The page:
Five years into his reign he moved from Thebes, the ancient capital of Egypt, and created a new capital city, Akhetaten, providing it with palaces, temples, government buildings and homes for its citizens. For a brief time, Egypt was ruled from here.
Within twenty years, the city was empty, the old religion had been re-established and the name of Akhenaten wiped off every tablet and monument, as if he had never existed. So cleverly had his successors air-brushed him off the face of history that Egyptologists knew nothing about him or his family until relatively recently.
The ruins of Akhenaten today stand eerily at El-Amarna on the East bank of the Nile, near to El-Minya, about 312 kilometres south of Cairo. There are no vast crowds of tourists here or coaches lining up for visits. What remains of the city is laid out roughly north to south along a 'Royal Road.' The city was built in a hurry, so whitewashed mud-brick was used for many of its buildings.
Most of these buildings, ravaged by time, have now returned to the clay of the earth they came from, so that the city has a ghost-like feel to it, more a collection of mounds and broken walls than the fantastic centre of a great empire. If visitors came here, what would they come to see?
The city was in a valley between steep cliffs on the east bank of the Nile. The sun rises in the east, unlike the Valley of the Kings, for example, which is on the west bank, where the sun goes down. It was more fitting to celebrate the rising of the Aten, the one god represented to men as a sun-disc, than to worship the sun's setting.
The city was divided into three sections. The private residence of the Pharaoh and his family were in the North. The administrative buildings and the ceremonial areas were in the central district. Here was the Great Royal Palace and the official Royal Residence. Across a bridge from these was the Great Temple of the Aten, unlike the other temples in Egypt.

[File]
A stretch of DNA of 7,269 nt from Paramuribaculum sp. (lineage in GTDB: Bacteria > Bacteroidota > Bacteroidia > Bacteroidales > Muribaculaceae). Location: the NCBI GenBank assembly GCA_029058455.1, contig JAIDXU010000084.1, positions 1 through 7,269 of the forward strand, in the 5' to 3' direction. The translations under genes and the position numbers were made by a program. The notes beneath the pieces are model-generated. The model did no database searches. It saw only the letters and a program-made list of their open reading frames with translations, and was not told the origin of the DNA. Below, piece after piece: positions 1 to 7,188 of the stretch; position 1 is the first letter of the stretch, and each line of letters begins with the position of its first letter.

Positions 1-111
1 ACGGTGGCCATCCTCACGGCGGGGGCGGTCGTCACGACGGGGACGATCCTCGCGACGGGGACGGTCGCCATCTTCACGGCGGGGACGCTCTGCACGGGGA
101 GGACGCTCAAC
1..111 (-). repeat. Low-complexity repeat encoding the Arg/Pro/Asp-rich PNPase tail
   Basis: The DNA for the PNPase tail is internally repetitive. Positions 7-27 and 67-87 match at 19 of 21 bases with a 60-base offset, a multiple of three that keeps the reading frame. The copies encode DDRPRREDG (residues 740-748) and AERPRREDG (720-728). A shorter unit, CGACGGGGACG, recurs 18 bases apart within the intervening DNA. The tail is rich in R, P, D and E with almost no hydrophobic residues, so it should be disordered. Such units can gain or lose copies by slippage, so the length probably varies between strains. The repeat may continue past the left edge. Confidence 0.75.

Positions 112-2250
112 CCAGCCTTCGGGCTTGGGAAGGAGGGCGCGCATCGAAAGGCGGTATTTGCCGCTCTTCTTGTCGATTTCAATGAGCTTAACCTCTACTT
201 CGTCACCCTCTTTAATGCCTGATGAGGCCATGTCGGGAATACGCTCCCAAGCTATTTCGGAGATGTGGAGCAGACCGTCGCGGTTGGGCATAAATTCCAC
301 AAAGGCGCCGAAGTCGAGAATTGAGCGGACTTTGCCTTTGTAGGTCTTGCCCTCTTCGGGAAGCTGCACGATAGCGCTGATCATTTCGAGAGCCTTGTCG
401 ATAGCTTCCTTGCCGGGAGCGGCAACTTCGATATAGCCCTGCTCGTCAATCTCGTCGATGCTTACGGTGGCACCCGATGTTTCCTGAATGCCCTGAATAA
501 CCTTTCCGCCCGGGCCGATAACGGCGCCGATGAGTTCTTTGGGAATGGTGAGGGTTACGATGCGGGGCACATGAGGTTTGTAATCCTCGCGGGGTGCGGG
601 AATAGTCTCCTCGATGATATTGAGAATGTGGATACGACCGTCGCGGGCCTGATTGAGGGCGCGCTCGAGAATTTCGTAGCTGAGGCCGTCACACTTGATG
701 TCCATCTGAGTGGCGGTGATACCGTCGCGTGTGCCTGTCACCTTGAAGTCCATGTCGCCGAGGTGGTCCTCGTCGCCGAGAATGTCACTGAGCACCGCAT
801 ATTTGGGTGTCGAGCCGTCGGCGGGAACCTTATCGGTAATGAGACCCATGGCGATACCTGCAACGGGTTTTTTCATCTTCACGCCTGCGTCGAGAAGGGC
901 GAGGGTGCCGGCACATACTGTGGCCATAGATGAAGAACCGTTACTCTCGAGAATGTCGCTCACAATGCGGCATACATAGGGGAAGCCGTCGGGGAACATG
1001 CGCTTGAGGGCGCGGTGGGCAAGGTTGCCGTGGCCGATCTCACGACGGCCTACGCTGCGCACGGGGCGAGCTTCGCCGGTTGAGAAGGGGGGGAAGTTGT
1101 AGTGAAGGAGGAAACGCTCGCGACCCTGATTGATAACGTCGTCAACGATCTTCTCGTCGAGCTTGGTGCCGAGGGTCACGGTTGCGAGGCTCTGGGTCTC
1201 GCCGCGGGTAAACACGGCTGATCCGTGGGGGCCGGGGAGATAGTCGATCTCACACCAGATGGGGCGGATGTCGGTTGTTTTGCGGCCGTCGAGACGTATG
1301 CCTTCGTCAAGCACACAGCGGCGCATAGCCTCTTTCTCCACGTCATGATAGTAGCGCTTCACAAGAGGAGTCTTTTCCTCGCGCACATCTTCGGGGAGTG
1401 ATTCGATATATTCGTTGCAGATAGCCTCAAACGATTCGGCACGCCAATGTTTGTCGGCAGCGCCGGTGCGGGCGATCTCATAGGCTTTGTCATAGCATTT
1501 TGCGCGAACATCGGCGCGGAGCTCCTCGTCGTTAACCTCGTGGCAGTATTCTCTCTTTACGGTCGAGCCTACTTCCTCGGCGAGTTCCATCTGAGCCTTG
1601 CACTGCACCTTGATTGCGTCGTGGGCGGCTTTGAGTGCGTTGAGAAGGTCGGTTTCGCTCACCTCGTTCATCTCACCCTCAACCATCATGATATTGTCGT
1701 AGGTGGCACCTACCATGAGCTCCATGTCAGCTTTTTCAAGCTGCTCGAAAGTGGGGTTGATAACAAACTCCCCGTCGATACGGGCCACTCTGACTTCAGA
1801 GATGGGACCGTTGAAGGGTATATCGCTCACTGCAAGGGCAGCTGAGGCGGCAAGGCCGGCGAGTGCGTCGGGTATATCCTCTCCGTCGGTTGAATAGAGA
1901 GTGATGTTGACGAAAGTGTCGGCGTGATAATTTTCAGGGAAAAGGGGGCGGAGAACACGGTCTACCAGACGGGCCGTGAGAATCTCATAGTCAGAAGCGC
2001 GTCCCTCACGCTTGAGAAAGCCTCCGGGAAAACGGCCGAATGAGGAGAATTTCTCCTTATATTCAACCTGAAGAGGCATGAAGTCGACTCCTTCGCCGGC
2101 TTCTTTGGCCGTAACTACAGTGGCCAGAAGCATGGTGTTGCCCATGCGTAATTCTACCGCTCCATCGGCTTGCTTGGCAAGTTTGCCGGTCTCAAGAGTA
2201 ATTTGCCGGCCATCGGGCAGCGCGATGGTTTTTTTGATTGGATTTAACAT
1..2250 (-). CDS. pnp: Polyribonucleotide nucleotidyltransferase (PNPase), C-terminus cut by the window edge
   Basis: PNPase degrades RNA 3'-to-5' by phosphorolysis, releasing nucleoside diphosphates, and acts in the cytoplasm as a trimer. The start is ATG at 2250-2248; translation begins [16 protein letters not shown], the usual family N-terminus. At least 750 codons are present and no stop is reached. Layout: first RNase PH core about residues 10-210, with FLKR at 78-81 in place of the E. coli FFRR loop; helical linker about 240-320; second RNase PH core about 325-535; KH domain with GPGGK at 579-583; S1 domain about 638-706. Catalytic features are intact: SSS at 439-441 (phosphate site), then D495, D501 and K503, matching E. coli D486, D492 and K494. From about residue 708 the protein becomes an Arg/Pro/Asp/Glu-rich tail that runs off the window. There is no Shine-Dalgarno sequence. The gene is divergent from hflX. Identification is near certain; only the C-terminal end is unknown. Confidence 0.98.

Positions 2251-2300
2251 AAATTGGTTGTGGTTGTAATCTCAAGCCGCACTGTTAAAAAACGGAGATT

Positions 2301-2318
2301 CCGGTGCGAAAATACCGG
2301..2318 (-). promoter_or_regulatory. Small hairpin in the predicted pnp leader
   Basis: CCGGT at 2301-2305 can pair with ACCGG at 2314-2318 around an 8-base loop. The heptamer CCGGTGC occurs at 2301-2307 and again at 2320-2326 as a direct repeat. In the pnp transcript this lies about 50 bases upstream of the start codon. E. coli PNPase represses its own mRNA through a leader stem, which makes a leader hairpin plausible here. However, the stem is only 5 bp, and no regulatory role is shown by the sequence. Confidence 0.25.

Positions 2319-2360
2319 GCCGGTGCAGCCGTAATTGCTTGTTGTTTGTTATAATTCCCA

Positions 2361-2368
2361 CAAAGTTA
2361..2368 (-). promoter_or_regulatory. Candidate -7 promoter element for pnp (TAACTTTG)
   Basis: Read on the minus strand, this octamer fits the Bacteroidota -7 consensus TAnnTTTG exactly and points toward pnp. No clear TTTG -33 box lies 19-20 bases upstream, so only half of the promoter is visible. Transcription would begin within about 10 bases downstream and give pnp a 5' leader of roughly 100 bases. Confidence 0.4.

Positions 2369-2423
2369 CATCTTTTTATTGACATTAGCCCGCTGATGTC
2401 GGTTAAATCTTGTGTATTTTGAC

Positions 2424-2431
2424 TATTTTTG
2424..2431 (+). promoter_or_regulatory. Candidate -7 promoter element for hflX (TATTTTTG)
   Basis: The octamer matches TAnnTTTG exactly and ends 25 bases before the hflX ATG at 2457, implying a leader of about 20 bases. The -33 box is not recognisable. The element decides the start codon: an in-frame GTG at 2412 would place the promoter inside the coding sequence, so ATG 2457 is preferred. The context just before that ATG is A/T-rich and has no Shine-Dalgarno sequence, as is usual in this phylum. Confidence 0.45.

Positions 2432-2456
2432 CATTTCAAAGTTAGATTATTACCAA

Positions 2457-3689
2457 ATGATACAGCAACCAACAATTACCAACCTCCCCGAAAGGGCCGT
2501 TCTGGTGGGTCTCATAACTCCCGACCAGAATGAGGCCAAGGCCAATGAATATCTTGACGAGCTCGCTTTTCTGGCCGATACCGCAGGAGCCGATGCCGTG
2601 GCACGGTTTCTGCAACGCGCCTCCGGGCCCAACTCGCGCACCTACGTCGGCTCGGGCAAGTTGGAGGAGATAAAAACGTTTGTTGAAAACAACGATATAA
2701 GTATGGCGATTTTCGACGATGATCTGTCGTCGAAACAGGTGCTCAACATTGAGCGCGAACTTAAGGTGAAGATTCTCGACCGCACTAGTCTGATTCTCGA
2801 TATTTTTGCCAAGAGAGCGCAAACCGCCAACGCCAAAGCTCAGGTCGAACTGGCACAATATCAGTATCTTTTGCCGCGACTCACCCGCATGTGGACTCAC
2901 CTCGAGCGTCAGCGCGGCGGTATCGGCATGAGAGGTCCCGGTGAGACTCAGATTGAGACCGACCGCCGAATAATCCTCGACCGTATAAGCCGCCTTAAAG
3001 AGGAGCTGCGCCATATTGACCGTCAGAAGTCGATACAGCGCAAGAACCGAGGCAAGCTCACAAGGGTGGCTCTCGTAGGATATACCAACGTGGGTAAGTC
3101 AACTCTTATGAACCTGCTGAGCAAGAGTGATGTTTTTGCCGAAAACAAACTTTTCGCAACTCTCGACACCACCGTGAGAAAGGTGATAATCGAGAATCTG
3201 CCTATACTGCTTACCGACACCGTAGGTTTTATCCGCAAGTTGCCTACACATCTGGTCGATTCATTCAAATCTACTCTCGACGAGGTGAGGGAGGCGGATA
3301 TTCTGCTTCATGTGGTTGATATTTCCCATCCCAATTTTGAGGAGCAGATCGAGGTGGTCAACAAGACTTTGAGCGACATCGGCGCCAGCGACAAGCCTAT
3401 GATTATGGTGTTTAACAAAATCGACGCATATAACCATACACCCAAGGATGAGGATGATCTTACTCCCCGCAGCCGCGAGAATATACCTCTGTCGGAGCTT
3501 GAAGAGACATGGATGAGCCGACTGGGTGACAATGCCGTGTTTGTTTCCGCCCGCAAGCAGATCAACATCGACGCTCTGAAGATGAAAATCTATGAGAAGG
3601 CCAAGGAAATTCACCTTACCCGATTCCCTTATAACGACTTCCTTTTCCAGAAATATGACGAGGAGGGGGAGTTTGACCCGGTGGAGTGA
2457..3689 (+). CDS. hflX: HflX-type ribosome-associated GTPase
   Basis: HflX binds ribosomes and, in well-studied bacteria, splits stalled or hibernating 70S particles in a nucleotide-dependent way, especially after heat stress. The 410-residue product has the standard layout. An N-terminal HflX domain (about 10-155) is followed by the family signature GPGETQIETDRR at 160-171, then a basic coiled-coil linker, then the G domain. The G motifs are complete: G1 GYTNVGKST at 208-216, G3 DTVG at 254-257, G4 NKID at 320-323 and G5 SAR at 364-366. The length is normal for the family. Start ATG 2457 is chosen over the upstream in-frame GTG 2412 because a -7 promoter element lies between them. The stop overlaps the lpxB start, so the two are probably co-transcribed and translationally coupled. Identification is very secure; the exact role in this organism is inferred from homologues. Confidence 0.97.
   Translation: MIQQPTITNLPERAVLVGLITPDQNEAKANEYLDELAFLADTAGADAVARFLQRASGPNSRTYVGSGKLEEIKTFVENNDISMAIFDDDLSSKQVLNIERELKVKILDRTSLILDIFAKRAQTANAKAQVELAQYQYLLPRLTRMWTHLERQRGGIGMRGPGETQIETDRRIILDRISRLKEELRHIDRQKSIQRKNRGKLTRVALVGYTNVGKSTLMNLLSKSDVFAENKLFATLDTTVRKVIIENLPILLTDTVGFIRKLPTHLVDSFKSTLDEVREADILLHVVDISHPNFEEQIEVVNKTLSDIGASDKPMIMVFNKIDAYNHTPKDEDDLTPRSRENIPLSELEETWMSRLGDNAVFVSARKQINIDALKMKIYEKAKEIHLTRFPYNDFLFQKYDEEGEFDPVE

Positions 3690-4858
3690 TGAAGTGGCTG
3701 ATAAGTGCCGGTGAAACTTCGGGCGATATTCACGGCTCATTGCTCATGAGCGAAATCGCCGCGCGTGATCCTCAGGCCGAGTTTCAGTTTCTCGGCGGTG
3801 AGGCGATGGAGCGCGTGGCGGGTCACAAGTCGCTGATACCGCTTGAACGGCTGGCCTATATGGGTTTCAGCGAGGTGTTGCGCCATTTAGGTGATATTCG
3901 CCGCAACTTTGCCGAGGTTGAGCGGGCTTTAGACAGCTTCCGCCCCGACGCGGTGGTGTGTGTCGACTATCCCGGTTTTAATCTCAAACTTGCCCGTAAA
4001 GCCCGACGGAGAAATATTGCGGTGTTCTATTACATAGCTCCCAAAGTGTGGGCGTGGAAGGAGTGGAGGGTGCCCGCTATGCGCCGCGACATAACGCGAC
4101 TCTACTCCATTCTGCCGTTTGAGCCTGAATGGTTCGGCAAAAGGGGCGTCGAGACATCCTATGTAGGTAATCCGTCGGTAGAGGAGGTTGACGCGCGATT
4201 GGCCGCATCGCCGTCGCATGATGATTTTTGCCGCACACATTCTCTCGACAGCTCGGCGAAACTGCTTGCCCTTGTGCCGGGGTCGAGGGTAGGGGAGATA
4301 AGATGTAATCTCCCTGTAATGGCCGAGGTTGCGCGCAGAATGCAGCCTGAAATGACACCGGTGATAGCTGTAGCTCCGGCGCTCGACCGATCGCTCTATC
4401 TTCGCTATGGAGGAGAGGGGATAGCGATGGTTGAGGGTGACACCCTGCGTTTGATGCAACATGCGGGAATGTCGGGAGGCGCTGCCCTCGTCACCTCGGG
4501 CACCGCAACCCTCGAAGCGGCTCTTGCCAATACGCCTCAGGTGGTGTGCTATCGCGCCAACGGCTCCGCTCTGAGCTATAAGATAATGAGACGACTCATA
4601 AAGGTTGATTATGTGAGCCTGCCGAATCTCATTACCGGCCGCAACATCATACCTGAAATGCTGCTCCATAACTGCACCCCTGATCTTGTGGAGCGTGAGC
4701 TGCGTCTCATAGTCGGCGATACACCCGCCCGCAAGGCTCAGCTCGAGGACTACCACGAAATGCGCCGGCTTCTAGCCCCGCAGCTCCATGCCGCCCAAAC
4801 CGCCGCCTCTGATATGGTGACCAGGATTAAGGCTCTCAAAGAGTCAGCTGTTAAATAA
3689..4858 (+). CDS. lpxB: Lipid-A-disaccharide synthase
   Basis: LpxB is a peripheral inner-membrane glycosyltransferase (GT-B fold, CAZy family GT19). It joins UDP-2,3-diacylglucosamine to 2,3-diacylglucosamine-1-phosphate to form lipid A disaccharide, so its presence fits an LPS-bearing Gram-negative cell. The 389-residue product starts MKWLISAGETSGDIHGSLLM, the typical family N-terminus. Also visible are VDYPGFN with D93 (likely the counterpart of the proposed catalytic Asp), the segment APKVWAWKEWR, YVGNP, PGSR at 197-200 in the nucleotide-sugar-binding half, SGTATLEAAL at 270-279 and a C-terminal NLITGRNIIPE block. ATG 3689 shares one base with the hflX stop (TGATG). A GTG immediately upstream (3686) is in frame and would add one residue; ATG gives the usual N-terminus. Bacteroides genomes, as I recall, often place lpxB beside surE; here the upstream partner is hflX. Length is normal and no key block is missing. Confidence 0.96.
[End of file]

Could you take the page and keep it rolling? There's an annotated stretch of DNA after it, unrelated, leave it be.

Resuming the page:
The sacrifices to this god were not carried out in dark, secret chambers, but in the open air, on altars in view of everyone. A great obelisk was all there was to focus attention.
In what are the windswept remains of the city today there is a narrow valley to the east, hidden in the cliffs. It was here that the royal tombs were to be located. Only one was completed, perhaps for a royal wife, and also a tomb for Akhenaten himself, who was hastily buried here, before being removed back to Thebes by his successors and then lost to public memory.
Back in the Egyptian Museum, there are two statues which seem to sum up the fragile beauty of this period of Egypt's history. The first is a bust of Nefertiti, one of Akhenaten's wives. Unlike the more famous statue now on view in Berlin, this statue is unfinished. It is only partly carved and even has lines drawn on it to show where the sculptor would finish his work. “Nefer,” in the language of the Ancient Egyptians, means beauty.
This statue shows the queen as not only very beautiful, but also very peaceful. In this and other statues, both she and her husband-king are both serene and youthful.
The other small object in this part of the museum which sums up the reign of Akhenaten is an unfinished limestone statuette depicting the Pharaoh embracing and kissing one of his daughters, who sits on his knee, in the style of family intimacy so unique to this period.
Time alone may one day unravel the mystery of this remarkable Pharaoh. Covered up and brushed aside for centuries by those wishing to maintain the status quo, he has an extraordinary appeal to our modern age, not least to those who worship One God.
Muslims read in the Holy Qur'an in Surat Al-Ikhlas:
Say: He is Allah, the One; Allah, the Eternal, Absolute; he begetteth not, nor is He begotten; and there is none like unto Him.
Holy Qur'an 112:1-4
This is the central belief of Muslims. In Akhenaten, they see an image, all of those thousands of years ago, of the message revealed to mankind by countless Prophets. It is a touching idea that Akhenaten, who countless Pharaohs tried to silence and write out of history, is now a precursor of something believed in by billions of people. In viewing those small statues of him in the museum in Cairo, we come to realise that the truth can never be silenced, and that goodness will always prevail.
British Muslim writer, Idris Tawfiq, is a lecturer at Al-Azhar University. The author of eight books about Islam, he divides his time between Egypt and the UK as a speaker, writer and broadcaster. You can visit his website at www.idristawfiq.com.


Clic here to read the story from its source.